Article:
Nestlebrae Today

Nestlebrae North from late 2011


The period from when I arrived in October 2011 through to the end of 2012 was one of slow development and change. Hundreds of the plants that I brought with me went into the ground, and one day I hoped to walk around under and amidst them in a way not possible immediately. I could tell people that “now I look at my orchard trees down there at knee height, rather than looking up into them”. That’s something of an exaggeration, but after the South Head property it really was a project about starting over- but this time founded on the knowledge and plants I’d brought from down south.

It has taken until now, as I write this during the Christmas-New Year 2021 period as part of a major revision of my website, to be able to say that this year is the first time since 2011 that I have repeatedly been recognizing, and saying, that I am now often looking into the planted areas, and not down on them.

At Waipapa near Kerikeri I am on volcanic soil. This is usually regarded as a desirable thing, and it was something that I sought out when looking to move. In my case, it is certainly free draining, and better than heavy clays, but it also has quite a lot of volcanic stone in it, and is harder to work with than the sandy loams of South Kaipara Head that I moved from. And that’s not to mention the tree roots that extend into this small property (two thirds of a hectare), often from big wind shelter trees between me and the neighbours. Overall, though, it’s OK for growing plants. And I can tell myself that nothing has blown up for many hundreds of years, and I can be relaxed about living in part of a volcanic field with something like 27 major vents and craters in the ground or on top of hills. The field extends from near the Kerikeri coastal area well inland many kilometres to Kaikohe and its nearby towns which sit amidst quite a few extinct small volcanoes.

A Sales Area:
The main things that lured me to Ness Road was that it was on volcanic soil and that it was in the area served by the Kerikeri horticultural irrigation scheme. There were also two old plastic houses that had been used for purposes such as orchid growing and tomatoes in the past, amongst other things. They were much more decrepit than I realized when I bought the place.

A local contractor has worked on them from time to time, but only very intermittently. The plastic house that was lower in height was brought down to just over a third of its original length, and it was reskinned with white shade cloth. I then added weedmat throughout, and began to slowly move in plants for sale. Presto, a sales area. The final shot is at New Year 2013.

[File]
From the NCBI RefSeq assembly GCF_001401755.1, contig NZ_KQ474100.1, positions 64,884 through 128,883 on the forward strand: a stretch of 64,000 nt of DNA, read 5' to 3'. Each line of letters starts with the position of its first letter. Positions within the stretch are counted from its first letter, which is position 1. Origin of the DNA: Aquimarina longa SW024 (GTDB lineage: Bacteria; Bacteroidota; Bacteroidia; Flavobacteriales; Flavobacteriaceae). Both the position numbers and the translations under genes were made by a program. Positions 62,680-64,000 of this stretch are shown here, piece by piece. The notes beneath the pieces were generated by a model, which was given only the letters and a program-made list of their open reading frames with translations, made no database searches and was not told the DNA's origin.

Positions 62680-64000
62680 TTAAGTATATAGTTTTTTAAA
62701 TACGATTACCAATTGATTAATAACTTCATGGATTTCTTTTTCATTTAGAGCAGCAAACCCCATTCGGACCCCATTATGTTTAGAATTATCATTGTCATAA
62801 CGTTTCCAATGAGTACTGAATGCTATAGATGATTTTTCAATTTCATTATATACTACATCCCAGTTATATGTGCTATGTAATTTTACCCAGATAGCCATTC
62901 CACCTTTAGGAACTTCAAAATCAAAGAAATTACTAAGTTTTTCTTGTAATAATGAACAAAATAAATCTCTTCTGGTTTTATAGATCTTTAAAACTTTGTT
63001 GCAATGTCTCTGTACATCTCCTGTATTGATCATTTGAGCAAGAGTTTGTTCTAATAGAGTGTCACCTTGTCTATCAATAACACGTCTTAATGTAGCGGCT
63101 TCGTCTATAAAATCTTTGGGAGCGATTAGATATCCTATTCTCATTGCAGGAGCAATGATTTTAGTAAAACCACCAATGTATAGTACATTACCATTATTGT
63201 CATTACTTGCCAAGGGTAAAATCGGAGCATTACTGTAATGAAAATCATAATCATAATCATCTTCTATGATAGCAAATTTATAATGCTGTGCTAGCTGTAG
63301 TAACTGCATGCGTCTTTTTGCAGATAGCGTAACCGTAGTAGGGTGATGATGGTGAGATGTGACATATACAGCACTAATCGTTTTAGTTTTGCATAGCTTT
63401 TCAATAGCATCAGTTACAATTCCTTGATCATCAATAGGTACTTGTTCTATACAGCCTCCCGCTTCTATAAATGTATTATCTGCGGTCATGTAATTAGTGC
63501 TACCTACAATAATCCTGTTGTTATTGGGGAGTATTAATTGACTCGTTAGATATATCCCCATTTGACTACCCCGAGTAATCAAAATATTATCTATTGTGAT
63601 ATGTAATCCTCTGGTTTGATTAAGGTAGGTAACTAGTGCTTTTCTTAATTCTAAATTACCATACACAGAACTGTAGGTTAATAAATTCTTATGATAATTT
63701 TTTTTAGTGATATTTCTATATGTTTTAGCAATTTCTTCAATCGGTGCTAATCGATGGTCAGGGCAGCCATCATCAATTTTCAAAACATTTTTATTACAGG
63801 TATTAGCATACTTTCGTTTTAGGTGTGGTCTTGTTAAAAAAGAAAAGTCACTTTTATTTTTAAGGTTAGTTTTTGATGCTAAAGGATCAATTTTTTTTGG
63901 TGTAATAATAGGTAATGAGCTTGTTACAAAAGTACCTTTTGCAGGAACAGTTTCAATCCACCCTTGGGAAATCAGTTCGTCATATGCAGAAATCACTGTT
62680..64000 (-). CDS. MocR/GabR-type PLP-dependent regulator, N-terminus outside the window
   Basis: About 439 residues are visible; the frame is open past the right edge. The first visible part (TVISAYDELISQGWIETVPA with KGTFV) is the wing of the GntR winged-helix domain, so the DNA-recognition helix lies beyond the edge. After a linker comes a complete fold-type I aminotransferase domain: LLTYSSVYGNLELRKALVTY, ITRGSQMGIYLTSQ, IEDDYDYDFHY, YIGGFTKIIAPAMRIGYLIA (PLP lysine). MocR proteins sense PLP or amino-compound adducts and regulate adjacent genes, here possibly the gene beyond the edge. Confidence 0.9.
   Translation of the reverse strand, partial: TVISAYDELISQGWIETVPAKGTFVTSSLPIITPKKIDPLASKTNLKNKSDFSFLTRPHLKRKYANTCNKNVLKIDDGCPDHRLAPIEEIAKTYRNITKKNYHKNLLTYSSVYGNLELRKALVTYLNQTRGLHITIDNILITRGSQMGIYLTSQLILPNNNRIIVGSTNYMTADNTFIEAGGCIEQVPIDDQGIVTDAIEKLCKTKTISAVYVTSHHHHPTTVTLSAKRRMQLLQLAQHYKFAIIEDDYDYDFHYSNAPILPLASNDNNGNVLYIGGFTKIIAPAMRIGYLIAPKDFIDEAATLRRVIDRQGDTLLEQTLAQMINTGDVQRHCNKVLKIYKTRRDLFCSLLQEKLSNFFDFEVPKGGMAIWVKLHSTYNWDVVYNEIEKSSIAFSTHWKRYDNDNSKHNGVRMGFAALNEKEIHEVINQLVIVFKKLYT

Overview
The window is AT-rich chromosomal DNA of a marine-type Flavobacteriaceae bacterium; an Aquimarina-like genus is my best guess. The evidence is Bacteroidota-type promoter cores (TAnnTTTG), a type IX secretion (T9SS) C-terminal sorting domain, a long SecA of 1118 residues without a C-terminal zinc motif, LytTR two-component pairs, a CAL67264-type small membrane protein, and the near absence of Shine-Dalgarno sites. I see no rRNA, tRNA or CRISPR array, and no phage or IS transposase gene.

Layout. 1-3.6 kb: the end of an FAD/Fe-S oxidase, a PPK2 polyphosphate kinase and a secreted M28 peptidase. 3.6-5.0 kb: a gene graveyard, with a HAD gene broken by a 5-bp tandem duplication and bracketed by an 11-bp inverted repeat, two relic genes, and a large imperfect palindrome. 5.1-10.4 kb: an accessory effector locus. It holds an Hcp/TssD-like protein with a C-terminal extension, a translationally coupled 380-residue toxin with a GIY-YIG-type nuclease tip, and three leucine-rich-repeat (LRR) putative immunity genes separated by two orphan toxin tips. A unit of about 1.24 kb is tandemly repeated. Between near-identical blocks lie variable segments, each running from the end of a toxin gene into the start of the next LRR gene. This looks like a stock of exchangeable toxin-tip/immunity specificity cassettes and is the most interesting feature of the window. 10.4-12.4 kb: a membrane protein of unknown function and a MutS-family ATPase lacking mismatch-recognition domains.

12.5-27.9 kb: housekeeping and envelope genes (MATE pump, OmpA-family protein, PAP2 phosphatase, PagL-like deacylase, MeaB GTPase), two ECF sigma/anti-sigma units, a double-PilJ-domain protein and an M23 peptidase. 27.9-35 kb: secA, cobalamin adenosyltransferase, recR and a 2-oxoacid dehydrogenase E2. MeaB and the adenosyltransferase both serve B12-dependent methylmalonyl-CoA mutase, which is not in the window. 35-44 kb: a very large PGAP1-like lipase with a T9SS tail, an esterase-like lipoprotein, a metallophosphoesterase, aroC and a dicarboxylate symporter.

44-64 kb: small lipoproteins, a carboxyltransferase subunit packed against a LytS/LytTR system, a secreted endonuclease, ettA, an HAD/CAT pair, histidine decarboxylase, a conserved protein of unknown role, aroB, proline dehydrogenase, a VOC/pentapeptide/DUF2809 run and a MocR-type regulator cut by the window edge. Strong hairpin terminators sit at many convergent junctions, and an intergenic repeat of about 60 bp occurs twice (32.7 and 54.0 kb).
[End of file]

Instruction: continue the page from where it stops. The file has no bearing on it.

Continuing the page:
A Propagating and Growing House:
Some of the refurbishing has still to be done. Frustrating! But there have been plenty of improvements too. The idea was to grow in ground, in root control bags, some plants which I’ve proved to myself are in a constant struggle outdoors in northern NZ. The plastic over them gives the boost that they need to grow and fruit- I hoped! Apart from that, an area at one end has been weedmatted and retained for propagating young plants.

Summer 2013 till Winter 2014
There was a long dry spell in Spring (October-November 2013), but then there were adequate rains after that. Still, it would be better to extend the irrigation into the outdoors gardens, I was realizing.

By May 2014 I was getting the best flowering so far on the new hibiscus. Instead of occasional flowers appearing, there was now enough bushing up of plants occurring to get some multiple displays before Winter. Below is the very front of the property- and it didn’t look like this a couple of years earlier.

Winter 2014- a huge challenge
Early in July 2014 the Far North was hit by a massive storm. It rained nonstop for four and a half days. A total of 391mm of rain (about fifteen and a half inches) fell during that time. The wind flung very boisterous bursts. Amongst the first heavy gusts I heard the roof of my inherited plastic house give way. All the hibiscus being overwintered, some small palms, and some of the warm climate fruit plants sat for weeks, completely unprotected from the weather. There are two people who specialize in working on such structures that I could find in the whole of Northland. Neither would return my later calls as to whether they could help. My thoughts towards them embodied “disappointment”. Long sleepless periods followed as I contemplated this disaster.

Then, wonderfully, and surprisingly, I found Bob the Builder, living in Kerikeri, and willing to have a go at pretty much anything. Moreover, he’d had personal experience already with plastic houses and similar structures on a big scale.

By late August the plants were once again protected, and warmer. Worth celebrating!

April 2018. That initial shot at the start of this page above, with wine glass, is more or less this view now. And the wine has been largely put aside- I’ve gone off it, but haven’t gone off these plants!

Press on!

Where I Am